Forum Institutional

What is ikigai and how can it transform your leadership and business for good?

what is ikigai

Ikigai: a reason for being. Image: Unsplash.

Alex Liu
Chairman Emeritus, Partner, Kearney
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This article is part of: The Davos Agenda

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  • Ikigai is a Japanese word which roughly translates as "a reason for being".
  • In a world dominated by the pursuit of progress this ancient concept can help leaders take a more values-focused approach.
  • Organizations that embrace ikigai can foster employee loyalty and investor confidence.

When it comes to leadership styles, the corporate pendulum has swung back and forth at lightning speed over the past decade – partly driven by the transformative influence of technology. In the past, the authority-based leadership model prevailed, with senior executives commanding the loyalty of their employees, staying in office for lengthy periods, and often devoting limited time to the issues that mattered most to them. These days, this old leadership style has been superseded by a new, values-based model, where the focus is on building followership and belonging by listening – rather than just talking – applying learnings, and sharing.

Authenticity is a non-negotiable attribute for today’s leaders

Today’s employees – especially those at the younger end of the spectrum – have far higher expectations of their leaders: not only do they demand authenticity and accountability, but they believe that respect must be earned, rather than automatically accorded. Above all, they can smell a fake a mile off – and they’re not afraid to call out their leaders on the slightest hint of inauthenticity.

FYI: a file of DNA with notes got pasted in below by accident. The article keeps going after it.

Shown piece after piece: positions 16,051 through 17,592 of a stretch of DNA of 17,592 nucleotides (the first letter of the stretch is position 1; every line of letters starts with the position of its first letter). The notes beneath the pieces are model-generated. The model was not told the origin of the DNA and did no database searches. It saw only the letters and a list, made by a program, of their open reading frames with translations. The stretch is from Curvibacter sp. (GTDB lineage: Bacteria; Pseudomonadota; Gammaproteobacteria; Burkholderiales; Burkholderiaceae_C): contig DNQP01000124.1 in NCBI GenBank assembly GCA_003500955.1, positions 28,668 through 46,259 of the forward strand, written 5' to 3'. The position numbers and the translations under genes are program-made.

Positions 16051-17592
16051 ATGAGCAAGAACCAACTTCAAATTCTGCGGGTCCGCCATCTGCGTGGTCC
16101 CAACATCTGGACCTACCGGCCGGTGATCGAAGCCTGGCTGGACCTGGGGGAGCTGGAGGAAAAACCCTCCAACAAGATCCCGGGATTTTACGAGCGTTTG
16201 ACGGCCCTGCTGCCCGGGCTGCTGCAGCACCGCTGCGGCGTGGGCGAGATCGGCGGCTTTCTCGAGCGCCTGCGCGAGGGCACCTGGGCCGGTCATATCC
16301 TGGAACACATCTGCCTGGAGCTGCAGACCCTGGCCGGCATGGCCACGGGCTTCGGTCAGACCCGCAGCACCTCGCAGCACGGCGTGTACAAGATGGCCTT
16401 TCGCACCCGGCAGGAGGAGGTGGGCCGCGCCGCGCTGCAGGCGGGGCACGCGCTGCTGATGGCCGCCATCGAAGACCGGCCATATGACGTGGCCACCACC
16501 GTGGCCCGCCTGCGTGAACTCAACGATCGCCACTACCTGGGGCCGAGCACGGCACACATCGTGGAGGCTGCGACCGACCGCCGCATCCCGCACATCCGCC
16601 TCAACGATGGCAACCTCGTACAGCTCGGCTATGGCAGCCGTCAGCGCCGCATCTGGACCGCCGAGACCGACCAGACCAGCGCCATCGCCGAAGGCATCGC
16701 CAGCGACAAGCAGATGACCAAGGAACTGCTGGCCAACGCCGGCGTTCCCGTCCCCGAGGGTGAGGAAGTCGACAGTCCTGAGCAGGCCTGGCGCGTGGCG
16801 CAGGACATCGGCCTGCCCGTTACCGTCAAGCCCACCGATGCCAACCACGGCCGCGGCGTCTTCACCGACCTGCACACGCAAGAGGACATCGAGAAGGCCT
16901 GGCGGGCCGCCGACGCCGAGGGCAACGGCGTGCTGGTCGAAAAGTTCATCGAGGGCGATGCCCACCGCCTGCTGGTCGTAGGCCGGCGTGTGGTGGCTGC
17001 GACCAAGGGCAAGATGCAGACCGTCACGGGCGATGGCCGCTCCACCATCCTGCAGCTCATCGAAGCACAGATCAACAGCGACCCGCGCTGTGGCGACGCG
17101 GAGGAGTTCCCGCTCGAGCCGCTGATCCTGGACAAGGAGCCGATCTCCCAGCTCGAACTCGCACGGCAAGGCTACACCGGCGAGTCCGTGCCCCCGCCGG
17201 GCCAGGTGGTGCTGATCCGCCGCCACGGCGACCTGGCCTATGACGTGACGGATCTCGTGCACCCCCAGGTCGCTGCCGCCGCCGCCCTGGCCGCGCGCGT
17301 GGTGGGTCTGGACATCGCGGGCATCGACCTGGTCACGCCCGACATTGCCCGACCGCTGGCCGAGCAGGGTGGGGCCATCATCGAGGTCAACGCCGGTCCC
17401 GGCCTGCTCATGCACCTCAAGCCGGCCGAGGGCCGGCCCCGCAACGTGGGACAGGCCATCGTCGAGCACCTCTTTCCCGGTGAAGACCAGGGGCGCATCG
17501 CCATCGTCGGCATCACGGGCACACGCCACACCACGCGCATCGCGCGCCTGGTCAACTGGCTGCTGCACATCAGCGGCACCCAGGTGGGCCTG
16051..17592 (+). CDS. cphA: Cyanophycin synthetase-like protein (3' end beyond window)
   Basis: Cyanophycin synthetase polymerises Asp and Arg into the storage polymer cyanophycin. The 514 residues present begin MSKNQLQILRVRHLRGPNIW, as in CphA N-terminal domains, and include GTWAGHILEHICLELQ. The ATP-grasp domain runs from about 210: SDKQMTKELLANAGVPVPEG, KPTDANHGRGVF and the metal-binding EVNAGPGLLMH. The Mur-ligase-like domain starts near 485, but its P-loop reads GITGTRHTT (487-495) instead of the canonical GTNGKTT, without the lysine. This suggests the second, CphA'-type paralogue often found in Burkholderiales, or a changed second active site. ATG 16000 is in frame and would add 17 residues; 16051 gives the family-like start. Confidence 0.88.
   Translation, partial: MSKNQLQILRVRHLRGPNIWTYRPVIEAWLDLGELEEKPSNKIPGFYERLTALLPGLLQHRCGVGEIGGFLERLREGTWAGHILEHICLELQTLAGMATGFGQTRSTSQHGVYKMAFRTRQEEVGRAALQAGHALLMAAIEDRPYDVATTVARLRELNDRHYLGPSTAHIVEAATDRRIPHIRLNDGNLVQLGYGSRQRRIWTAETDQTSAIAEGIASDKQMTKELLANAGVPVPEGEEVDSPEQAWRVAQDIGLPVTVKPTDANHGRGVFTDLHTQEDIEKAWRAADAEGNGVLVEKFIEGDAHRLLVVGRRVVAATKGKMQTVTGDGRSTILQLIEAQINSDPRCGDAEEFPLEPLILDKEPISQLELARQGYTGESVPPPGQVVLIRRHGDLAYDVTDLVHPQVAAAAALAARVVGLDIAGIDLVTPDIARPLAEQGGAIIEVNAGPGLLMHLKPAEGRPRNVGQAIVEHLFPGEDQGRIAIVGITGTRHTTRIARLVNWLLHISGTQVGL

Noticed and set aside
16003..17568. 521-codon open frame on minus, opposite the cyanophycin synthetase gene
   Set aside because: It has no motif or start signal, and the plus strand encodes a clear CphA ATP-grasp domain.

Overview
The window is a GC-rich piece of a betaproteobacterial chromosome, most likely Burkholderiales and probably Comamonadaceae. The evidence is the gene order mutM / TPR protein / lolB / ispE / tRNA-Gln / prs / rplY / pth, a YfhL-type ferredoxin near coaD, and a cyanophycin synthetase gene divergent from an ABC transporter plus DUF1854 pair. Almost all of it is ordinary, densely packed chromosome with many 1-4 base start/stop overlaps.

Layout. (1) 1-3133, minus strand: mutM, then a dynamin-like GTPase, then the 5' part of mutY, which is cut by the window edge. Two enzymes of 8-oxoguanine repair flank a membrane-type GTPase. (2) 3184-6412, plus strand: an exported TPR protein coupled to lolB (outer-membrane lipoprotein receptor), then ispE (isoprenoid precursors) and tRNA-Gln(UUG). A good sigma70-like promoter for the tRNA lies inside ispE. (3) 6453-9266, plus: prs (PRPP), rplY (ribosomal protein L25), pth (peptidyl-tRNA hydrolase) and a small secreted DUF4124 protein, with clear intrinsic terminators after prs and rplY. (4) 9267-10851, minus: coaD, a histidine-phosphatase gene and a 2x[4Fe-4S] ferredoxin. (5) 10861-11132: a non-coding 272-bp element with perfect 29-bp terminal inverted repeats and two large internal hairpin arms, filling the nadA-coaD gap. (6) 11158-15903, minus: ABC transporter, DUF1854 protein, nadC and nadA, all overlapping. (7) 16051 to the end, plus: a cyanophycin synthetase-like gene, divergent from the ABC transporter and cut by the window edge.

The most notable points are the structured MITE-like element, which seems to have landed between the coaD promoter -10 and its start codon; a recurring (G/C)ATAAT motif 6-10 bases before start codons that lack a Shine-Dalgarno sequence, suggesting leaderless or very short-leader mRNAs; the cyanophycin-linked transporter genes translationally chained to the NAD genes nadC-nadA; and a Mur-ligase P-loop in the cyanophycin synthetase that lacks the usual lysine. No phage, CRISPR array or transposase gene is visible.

Our own research backs up the scale of this shift in expectations. We analyzed CEO departures from 200 companies over two five-year periods from 2011 to 2016, and from 2016 to 2021. The total amount of transitions remained relatively stable at 150 and 155, respectively, but the number of involuntary departures triggered by causes other than financial factors increased five-fold during the latter period. This suggests that CEOs are becoming increasingly vulnerable to being removed from office for issues such as turning a blind eye to toxic corporate culture or failing to address socially irresponsible behaviour among their employees.

Image: ASX, Capital IQ, Kearney analysis.

Ikigai can help leaders define and deliver their true purpose as an organization

Leaders are under increasing pressure to identify compelling ways to activate their corporate purpose and achieve the outcomes they want. In recent months, we’ve spoken a lot about “picking a pivot in purpose”. Rooted in Japanese culture, ikigai is a very similar concept, first emerging during Japan’s Heian period (794—1185). It has no direct equivalent in the Western world – at least not one that can be neatly captured in a single word. Derived from iki – meaning “alive” or “life” – and gai – meaning “benefit” or “worth”, ikigai was conceived as a way to help individuals achieve fulfilment by finding their purpose and reason for being in life. But leaders too can apply its principles on a much larger scale to benefit the organizations they run, by identifying the sweet spot at which their passions and talents converge with the things that the world needs and is prepared to pay for.